Diagnostic infusion therapy has several advantages over other routes of drug administration in the management of chronic pain. Although systemic side effects may occur, the procedure is relatively noninvasive and is generally well tolerated by patients. Infusion techniques have a potential use in the blinded evaluation of a patient's response to a specific therapy, and thus may minimize placebo responses associated with the more invasive diagnostic nerve blocks. Infusion tests may be useful prognostic indicators of the potential efficacy of a class of oral drugs in a patient. This article reviews the scientific and clinical background behind the major classes of drugs used in diagnostic infusion testing, namely local anesthetics, opioids, and a-adrenergic blockers. Clinical application of these agents in the management of chronic pain also is outlined.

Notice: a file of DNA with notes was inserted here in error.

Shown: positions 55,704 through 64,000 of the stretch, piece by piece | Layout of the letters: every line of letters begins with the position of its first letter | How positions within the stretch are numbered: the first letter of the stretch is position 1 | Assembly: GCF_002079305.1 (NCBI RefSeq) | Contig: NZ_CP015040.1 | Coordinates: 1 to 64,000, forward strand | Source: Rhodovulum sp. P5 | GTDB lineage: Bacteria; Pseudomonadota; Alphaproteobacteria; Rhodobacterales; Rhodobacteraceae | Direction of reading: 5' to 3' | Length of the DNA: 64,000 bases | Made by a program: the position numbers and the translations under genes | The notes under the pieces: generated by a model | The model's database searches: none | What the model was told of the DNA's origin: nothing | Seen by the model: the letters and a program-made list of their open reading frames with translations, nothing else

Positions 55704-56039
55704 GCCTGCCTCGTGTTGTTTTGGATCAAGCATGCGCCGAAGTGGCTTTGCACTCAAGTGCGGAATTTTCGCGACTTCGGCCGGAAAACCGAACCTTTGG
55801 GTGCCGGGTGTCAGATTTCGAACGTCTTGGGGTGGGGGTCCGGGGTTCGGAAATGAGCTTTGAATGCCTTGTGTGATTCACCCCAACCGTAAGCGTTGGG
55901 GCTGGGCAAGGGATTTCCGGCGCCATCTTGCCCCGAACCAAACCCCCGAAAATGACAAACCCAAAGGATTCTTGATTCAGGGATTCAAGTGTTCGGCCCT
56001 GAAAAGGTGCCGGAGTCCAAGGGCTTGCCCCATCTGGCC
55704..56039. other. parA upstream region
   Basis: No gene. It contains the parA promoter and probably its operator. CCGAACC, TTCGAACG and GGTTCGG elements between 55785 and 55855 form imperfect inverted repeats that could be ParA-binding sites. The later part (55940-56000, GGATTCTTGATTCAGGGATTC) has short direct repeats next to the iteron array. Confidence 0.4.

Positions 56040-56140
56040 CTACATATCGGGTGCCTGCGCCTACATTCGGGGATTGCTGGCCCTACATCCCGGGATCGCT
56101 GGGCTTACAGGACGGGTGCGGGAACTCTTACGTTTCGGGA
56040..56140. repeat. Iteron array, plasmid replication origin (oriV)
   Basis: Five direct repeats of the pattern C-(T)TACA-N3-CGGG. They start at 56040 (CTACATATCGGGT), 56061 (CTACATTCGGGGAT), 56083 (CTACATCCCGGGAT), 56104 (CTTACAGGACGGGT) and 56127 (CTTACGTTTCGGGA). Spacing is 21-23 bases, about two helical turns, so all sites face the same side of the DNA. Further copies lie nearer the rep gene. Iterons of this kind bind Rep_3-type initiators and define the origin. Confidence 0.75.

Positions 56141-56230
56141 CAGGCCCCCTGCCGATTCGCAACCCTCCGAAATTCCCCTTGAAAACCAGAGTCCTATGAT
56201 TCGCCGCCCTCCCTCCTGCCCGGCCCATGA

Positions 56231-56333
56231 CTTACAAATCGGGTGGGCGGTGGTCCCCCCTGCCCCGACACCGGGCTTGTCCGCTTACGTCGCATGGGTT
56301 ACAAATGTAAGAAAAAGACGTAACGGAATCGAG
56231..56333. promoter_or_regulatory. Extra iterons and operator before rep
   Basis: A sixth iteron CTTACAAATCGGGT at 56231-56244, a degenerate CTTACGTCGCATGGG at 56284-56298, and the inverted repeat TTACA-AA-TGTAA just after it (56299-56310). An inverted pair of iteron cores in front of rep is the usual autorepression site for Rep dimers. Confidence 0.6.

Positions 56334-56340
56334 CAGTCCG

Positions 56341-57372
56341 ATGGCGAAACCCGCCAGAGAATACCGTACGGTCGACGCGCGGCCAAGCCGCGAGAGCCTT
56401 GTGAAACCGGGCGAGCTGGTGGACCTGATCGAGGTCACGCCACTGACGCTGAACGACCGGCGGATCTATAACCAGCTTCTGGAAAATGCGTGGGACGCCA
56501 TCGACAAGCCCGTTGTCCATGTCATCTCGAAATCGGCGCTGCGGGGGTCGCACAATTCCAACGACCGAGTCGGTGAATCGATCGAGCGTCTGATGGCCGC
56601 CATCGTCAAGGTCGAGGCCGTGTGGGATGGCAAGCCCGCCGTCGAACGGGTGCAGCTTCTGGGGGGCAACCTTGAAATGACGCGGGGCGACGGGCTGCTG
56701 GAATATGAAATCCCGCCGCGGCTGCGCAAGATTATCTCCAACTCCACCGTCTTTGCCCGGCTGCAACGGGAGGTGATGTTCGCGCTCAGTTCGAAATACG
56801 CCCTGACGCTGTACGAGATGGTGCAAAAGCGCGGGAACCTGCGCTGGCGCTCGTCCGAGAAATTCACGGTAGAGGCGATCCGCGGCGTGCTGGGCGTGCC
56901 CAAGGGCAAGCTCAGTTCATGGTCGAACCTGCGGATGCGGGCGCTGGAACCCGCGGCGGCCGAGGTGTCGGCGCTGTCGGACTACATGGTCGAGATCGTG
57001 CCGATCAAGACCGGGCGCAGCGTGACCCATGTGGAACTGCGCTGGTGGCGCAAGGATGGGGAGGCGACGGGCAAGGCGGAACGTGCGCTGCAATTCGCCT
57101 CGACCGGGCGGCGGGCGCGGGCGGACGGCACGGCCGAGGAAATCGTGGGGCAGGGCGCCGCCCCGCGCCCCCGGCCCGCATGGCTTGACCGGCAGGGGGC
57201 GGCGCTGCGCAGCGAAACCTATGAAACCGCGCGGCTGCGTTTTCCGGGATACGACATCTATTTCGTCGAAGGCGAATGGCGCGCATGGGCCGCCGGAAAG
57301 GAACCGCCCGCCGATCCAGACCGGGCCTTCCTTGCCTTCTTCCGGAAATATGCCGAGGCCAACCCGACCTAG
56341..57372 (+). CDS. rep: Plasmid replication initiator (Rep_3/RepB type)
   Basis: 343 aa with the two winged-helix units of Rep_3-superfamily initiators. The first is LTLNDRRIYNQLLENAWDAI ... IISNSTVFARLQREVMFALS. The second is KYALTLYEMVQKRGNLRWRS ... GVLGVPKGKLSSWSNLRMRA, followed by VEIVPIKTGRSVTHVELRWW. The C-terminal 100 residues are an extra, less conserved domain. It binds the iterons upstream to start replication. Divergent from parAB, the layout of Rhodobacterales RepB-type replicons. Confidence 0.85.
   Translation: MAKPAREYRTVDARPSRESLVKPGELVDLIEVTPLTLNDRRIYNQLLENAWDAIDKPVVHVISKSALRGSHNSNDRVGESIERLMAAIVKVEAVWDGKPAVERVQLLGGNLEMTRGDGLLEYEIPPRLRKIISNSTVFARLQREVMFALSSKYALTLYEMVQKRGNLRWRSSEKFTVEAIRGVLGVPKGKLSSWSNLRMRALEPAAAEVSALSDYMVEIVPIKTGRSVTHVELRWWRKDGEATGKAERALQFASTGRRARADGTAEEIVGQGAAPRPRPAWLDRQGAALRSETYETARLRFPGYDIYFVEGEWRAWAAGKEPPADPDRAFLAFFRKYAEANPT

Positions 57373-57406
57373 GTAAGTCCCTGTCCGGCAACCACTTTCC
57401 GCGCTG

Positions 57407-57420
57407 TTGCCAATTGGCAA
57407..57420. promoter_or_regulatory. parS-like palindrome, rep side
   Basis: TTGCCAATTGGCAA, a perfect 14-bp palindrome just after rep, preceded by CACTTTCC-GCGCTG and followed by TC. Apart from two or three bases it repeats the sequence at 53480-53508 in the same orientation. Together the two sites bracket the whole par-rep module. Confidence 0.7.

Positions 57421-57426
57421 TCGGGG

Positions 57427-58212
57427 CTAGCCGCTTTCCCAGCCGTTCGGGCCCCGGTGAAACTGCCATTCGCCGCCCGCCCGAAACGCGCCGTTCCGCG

ASJC Scopus subject areas
- Clinical Neurology
- Anesthesiology and Pain Medicine